- Non-universality: Some people cannot physically provide a standalone biometric credential due to illness or disabilities.
- Spoof attacks: An impostor may attempt to spoof the biometric trait of a legitimately enrolled user in order to circumvent the system.
In each of these scenarios, a unimodal biometric system captures and matches only one biometric trait resulting in an absence of sustainable ways to solve these problems. Some of the limitations imposed by unimodal biometric systems can be overcome by using multiple biometric modalities. Such systems, known as multi-modal biometric systems, are expected to be more reliable due to the presence of multiple, independent biometric traits. Implementing a multi-modal biometric identification management system offers these additional benefits:
- The accuracy of identifying a person increases significantly when multi-modal biometrics are used. It’s highly unexpected that, multiple forms of biometrics will be affected by the aforementioned conditions in which it has been captured.
- The same concept applies to noisy data and intra-class variations that can be rectified with through the use of multiple biometric data credentials for authentication.
- Multi-modal biometric systems address the problem of non-universality, since capturing multiple biometric traits can ensure sufficient population coverage.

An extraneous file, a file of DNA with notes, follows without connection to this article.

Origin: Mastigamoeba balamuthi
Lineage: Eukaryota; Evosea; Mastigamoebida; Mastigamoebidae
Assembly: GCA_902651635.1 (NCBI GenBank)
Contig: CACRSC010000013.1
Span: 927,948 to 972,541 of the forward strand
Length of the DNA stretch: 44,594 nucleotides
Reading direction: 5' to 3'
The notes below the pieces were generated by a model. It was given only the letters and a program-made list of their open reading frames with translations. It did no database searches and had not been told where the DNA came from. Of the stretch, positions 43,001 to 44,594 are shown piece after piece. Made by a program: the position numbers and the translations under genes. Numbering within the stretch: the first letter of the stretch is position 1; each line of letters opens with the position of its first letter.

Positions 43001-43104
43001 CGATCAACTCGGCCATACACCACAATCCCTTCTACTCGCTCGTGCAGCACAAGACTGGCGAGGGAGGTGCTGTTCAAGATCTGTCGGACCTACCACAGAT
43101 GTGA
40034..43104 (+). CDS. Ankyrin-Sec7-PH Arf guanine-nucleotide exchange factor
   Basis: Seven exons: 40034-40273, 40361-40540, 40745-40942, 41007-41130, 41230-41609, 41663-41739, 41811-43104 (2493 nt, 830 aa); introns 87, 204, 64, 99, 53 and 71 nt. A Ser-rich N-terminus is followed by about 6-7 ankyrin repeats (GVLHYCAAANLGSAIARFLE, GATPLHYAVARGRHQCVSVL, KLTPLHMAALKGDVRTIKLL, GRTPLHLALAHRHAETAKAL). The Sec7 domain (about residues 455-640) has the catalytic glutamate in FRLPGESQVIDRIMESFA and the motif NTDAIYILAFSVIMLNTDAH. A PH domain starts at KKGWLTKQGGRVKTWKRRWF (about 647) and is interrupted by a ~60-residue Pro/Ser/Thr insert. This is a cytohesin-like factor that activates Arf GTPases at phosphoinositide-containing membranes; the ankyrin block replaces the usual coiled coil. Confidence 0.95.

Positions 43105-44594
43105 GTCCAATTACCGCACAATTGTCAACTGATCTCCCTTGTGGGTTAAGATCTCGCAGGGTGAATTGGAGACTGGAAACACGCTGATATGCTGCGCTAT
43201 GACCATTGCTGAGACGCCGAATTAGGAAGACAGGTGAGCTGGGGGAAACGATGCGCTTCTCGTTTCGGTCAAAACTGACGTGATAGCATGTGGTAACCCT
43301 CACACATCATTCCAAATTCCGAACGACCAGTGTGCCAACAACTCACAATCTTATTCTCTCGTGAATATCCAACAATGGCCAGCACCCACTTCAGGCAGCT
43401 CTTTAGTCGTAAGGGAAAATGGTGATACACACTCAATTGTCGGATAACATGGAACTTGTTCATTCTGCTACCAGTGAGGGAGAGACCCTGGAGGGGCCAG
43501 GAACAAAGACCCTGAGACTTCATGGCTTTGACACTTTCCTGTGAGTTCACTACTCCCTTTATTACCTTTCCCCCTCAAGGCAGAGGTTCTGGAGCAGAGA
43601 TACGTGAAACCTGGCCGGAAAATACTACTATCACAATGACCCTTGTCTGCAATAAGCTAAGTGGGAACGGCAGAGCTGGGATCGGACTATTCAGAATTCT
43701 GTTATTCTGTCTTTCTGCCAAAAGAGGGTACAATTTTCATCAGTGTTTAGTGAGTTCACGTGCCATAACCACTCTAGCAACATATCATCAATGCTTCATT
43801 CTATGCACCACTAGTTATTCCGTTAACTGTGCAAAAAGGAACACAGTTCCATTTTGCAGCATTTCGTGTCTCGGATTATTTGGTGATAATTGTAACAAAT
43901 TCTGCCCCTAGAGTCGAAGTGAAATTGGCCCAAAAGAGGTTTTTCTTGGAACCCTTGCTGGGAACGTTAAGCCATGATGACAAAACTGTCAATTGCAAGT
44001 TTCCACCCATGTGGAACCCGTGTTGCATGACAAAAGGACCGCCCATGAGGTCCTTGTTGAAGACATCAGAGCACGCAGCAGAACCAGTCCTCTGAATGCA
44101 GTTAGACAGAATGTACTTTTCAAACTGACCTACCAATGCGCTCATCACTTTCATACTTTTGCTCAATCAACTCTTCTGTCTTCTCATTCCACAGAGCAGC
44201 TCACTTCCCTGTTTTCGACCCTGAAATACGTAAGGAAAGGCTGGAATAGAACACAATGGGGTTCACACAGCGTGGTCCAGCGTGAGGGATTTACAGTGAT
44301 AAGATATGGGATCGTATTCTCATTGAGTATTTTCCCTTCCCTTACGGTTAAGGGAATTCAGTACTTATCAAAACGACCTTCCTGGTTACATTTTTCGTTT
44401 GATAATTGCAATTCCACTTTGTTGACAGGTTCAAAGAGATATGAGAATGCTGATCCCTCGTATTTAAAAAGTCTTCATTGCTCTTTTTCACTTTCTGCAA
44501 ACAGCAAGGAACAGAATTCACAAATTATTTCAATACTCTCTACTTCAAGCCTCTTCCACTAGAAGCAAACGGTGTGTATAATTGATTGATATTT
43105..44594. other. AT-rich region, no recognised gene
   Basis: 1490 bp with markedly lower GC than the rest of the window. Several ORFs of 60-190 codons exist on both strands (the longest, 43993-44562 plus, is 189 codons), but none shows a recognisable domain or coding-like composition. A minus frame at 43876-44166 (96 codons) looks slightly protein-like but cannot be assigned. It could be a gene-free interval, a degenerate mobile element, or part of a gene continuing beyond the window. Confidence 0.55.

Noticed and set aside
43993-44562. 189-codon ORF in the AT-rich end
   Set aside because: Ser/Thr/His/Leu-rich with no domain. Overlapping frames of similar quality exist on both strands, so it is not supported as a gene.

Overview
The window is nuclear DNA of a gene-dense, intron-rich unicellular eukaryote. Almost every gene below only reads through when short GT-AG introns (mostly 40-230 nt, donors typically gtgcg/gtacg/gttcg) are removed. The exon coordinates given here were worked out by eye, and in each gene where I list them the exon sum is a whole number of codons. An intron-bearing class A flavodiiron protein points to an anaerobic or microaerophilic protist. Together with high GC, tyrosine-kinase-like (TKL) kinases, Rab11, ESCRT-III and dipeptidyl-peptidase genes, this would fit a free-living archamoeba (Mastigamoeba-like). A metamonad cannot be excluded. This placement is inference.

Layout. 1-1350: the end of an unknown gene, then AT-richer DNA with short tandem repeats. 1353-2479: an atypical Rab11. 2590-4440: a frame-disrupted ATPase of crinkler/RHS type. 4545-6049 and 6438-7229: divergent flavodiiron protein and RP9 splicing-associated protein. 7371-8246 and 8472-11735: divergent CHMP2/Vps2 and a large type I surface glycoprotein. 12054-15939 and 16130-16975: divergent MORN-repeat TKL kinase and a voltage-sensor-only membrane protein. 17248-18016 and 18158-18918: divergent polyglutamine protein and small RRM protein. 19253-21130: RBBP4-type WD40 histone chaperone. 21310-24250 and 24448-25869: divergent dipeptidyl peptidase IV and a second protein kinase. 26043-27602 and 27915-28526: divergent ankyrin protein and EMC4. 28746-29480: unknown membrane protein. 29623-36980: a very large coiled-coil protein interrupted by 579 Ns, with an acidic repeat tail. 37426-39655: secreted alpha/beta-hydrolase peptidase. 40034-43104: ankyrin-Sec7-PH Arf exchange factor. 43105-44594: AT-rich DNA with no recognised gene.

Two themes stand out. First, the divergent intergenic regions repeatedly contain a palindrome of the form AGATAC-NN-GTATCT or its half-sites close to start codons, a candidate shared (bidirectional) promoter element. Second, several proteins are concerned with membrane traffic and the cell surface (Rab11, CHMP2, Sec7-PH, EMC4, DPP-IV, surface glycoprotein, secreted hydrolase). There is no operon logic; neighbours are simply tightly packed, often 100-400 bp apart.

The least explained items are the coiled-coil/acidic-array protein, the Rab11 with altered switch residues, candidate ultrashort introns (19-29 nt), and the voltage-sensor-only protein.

- Multi-modal biometric systems provide anti-spoofing measures by making it difficult for an intruder to simultaneously spoof the multiple biometric traits of a legitimate user.
What are the advantages of a multi-modal biometric system from a business perspective?
From a business perspective, the advantages of multi-modal biometric system include:
- Accuracy: Multi-modal biometric uses multiple modalities to identify a person which ensures higher accuracy.
- Security: Multi-modal biometric systems increase the level of security by eliminating any chance of spoofing. It is unlikely that a person would be able to spoof multiple types of biometric traits at once.
- Liveness Detection: Multi-modal biometric systems ask end users to submit multiple biometric traits randomly which ensures strong liveness detection to protect from spoofing or hackers.
- Universality: A multimodal biometric system is universal in nature, even if a person is unable to provide a form of biometric due to disability or illness, the system can take other form of biometric for authentication.
- Cost-effective: Multimodal biometric systems are cost effective by providing higher levels of security to lessen the risk of breaches or criminal attacks.
As we can see from the above analysis, multi-modal biometrics are actually a fusion of unimodal biometrics designed to overcome the problems a single modality may cause such as noisy data, interclass similarities, intra class variation, non-universality, and spoofing. To date, many multi-modal biometric systems have been designed for individual authentication but not all are suitable for every environment. There is no one-size-fits-all solution, ultimately the selection of appropriate modalities, the choice of acceptable fusion levels, and redundancy in extracted features are some of the vital features to ensure the success of a multi-modal biometric system for human identification.